Train operator killed, 9 hurt in Harlem subway fire probed as crime

By 1010 WINS

NEW YORK (1010 WINS) – An MTA train operator was killed and more than nine people were injured in a smoky fire at a Manhattan subway station Friday morning that is being investigated as a crime, officials said.

“We are investigating it as a criminal matter,” Deputy Chief Brian McGee said, adding that no arrests have been made.

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The Transit Workers Union has identified the train operator as 36-year-old Garrett Goble. His body was found on the tracks.

Goble's death came after two MTA employees died of the coronavirus this week. Bus driver Oliver Cyrus, 61, and train conductor Peter Petrassi, 49, were killed by the virus Thursday, Transport Workers Union Local 100 President Tony Utano said.

“As all of you know, this has already been a devastating week for New York City Transit,” said Sarah Feinberg, interim president of the agency that runs the city’s buses and subways. “And this is another horrific moment for our family.”

The fire broke out in the car of a northbound 2 train around 3:15 a.m., according to the NYPD.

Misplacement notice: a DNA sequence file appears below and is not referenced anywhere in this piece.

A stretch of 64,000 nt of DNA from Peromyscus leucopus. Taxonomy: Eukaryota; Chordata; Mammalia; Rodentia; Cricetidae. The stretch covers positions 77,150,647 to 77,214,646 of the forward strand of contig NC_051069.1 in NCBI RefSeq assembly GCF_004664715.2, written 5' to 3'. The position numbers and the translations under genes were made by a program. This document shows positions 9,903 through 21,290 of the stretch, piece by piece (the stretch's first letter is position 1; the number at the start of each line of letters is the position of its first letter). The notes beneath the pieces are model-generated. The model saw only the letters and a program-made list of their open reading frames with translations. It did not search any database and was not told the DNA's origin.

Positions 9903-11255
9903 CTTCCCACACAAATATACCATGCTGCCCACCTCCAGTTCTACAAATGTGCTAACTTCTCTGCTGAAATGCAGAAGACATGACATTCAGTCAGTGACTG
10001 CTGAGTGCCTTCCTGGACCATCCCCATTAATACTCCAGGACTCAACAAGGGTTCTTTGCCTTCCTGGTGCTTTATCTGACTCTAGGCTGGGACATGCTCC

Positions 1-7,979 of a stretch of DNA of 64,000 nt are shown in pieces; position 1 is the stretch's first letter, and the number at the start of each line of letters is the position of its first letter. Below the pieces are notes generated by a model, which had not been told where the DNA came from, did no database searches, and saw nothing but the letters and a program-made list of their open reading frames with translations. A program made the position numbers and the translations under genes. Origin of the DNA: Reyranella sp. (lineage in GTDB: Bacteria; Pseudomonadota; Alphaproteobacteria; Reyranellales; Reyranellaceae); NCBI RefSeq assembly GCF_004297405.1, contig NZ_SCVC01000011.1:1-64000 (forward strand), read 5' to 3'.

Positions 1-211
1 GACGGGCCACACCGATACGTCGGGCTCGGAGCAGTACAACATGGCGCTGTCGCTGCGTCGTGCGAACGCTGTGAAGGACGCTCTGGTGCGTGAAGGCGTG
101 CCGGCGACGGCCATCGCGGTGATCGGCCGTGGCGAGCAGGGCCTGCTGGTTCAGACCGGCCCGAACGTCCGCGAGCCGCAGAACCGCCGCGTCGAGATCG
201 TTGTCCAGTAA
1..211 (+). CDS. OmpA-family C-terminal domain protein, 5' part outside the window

The fire was discovered when the train pulled into the Central Park North–110th Street station, an underground station in Harlem, the NYPD said.

Fires were reported at three other nearby stations at the time: 86th Street, 96th Street and 116th Street, police said.

Citizen App video shows plumes of smoke pouring out of the station into the street.

Over 100 FDNY firefighters and EMTs responded to the fire.

The FDNY initially said more than a dozen people were injured, some of them critically.

Feinberg later said that nine people were injured. “Early numbers are wrong and we’ll have to see how it plays out,” she said.

On Friday morning, the MTA said 3 train service was suspended between Harlem-148th Street and 96th Street, while 2 trains were suspended in both directions between Harlem­­–148th Street and 96th Street. 1 trains were suspended in both directions between 137th Street–City College and Times Square–42nd Street.

The Associated Press contributed to this report.
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